UPDATE;

I’ve just realised Timor-Leste is predominately Catholic. There’s always an exception to the rule, obviously. In this case, the exception has 1.3m inhabitants which could be considered a rounding error.

When Hollywood is your moral compass….

Consider the possibility you may be quite lost.

Clementine “the other gift that keeps on giving” Ford* has been given some more column space this week. It almost feels wrong to pick her thoughts to pieces as she makes it so easy for anyone with half an hour on Google and a semi-curious mind.

In fact, sometimes her arguments are so irrational, illogical, easily disproved and emotional that one wonders whether she’s Australia’s equivalent of Henry Root. If she isn’t a parody, what remains of the sub-editorship at the Sydney Morning Herald legacy press ™ should probably resign and find a profession in which they have some level of competence.

The word salad we’re amused by this week is here; the real problem with women in film.

As is her idiom, the argument meanders around a little, never quite lingering on a specific point long enough to find a kernel of fact or objective truth. Fortunately, we can complete the unfinished task for her.

The key issues she raises are the following;

  • Women are underrepresented in the big budget, blockbuster films.
  • When they are in these films, they are more likely to be scantily clad and not say much. They are certainly not going to be depicted as intellectuals in the STEM subjects.
  • Disney movies have started to use titles that don’t have female names such as “Princess” even when the lead character is a Princess.
  • The paying public prefer it that way. This is a bad thing.

Let’s be somewhat reductive for a moment and summarise what dear Clementine is (in the words of Cathy Newman) trying to say; “people prefer to watch films of which, for ideological reasons, I disapprove“.

Perhaps I’m guilty of building a strawman here, so let’s look at those key points again.

Imagine the negotiation between a couple with a disposable income large enough to allow them to pay a babysitter on Saturday night, head out for a bite to eat and catch a film at the cinema.

Let’s assume the wife is of La Ford’s Third Wave Feminism persuasion (statistically unlikely, by the way; only 23% of American women even identify as “feminist” and far fewer “radical“) and she would like to see the Oscar winning movie, A Fantastic Woman.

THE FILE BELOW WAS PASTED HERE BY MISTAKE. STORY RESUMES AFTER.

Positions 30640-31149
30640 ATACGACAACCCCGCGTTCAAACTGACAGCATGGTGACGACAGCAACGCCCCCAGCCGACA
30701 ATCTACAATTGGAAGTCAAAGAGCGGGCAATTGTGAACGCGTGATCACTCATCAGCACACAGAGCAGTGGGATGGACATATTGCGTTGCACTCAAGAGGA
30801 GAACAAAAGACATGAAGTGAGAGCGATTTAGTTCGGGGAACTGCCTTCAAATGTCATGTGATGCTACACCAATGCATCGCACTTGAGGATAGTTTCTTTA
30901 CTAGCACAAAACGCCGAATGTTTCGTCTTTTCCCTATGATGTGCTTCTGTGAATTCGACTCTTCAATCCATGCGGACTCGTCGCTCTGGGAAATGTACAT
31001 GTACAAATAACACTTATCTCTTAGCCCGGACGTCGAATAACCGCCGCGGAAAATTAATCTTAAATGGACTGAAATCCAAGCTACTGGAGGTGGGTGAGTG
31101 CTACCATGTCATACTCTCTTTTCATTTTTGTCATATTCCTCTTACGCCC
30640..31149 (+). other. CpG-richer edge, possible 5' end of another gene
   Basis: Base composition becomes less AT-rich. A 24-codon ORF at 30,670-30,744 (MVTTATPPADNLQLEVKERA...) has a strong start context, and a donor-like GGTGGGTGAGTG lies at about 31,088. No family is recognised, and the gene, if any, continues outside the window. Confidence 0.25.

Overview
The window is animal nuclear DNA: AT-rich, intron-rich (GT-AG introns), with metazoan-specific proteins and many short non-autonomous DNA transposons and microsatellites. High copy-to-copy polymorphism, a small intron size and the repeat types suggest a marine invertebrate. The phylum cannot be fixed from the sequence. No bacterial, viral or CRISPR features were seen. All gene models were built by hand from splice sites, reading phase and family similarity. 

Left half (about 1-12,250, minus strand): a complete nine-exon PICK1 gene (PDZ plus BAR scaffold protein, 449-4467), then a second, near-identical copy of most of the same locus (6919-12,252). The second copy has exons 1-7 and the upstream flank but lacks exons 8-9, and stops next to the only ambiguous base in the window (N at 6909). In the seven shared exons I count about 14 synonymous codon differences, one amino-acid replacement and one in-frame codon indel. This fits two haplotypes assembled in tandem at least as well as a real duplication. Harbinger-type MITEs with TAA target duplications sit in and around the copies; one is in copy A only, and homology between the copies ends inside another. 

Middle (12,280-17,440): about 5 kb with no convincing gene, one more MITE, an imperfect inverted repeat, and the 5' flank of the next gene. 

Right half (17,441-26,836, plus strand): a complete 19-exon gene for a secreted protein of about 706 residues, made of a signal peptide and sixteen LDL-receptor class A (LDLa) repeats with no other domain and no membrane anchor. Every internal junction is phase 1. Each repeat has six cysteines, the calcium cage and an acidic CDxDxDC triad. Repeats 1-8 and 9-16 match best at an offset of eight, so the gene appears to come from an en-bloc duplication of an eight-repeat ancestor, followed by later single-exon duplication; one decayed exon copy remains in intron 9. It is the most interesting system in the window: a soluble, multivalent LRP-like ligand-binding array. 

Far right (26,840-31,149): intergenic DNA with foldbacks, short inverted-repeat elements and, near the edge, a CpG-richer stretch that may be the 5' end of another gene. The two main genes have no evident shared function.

On the other hand, the husband has spent his working week risking his life in a blue collar job (males are privileged enough to suffer 93% of the deaths in the workplace), being hectored about the patriarchy and watching as Women In Leadership quotas are applied to the roles above him. His entire waking moments these days seems to consist of being blamed for all societal ills and told he is part of the problem due to three personal attributes completely beyond his control, namely; skin colour (white), gender (male) and sexuality (heterosexual).

It may be understandable if he chooses not to pay to watch a film about the dire life of a transgender man living in Santiago, Chile on his day off.

So they compromise and watch something with superheroes or a crime thriller.

La Ford’s issue with Disney films has a simple explanation too; in recent years, Disney has found that childrens’ films with female names in their titles don’t do so well. This can be tested as a hypothesis by taking the list here, sorting by gross revenue (adjusted for inflation) and rating. After the two 1950s classics, Cinderella and Snow White, the next female titled film is the still ambiguously-titled Beauty and the Beast at Position 15. Next is Pocahontas at Position 20 then Little Mermaid at 25.

Disney is a business. Calling a film “Princess Sparkle” sells fewer tickets. It’s almost as if, I dunno, a film branded as female is more attractive to half of the population than the other half.

Perhaps the claim that Hollywood sexualise female characters is the most amusing. Does this come as a surprise to anyone?

Since when has the entertainment industry not been about sexualising females? Read the lyrics of Coward’s Don’t put your daughter on the stage, Mrs. Worthington for a veiled reference as to the venality of the profession.

The British joke punchline, “…..said the actress to the bishop” hints at the perception of a continuum linking the professions of actress and whore.

The surprise is that anyone honestly believes Hollywood has any moral basis to its works and the industry has any incentive to depict women in ways that fit the narrative of Third Wave Feminists such as Clementine Ford.

Bill’s Opinion

A common mistake by those on the left is to confuse what they feel should be reality with what is actually the case.

People are voting with their wallets and this greatly disappoints Clementine Ford.

It gets worse however; the Oscars have been increasingly picking box office failures as their Best Film Winner.

Which may explain why the public have, in droves, stopped watching the Oscars ceremony.

They’re watching something but it isn’t the virtue signalling of the luvvies.

If Clementine Ford’s opinions were popular, she wouldn’t be writing unedited OpEds in a free to read legacy newspaper with declining readership and revenue.

To stay with the film references, The Sydney Morning Herald’s annual readership figures are one of the most rapidly declining series since the Police Academy sequels.

* Herpes is the original gift that keeps on giving. Draw your own conclusions.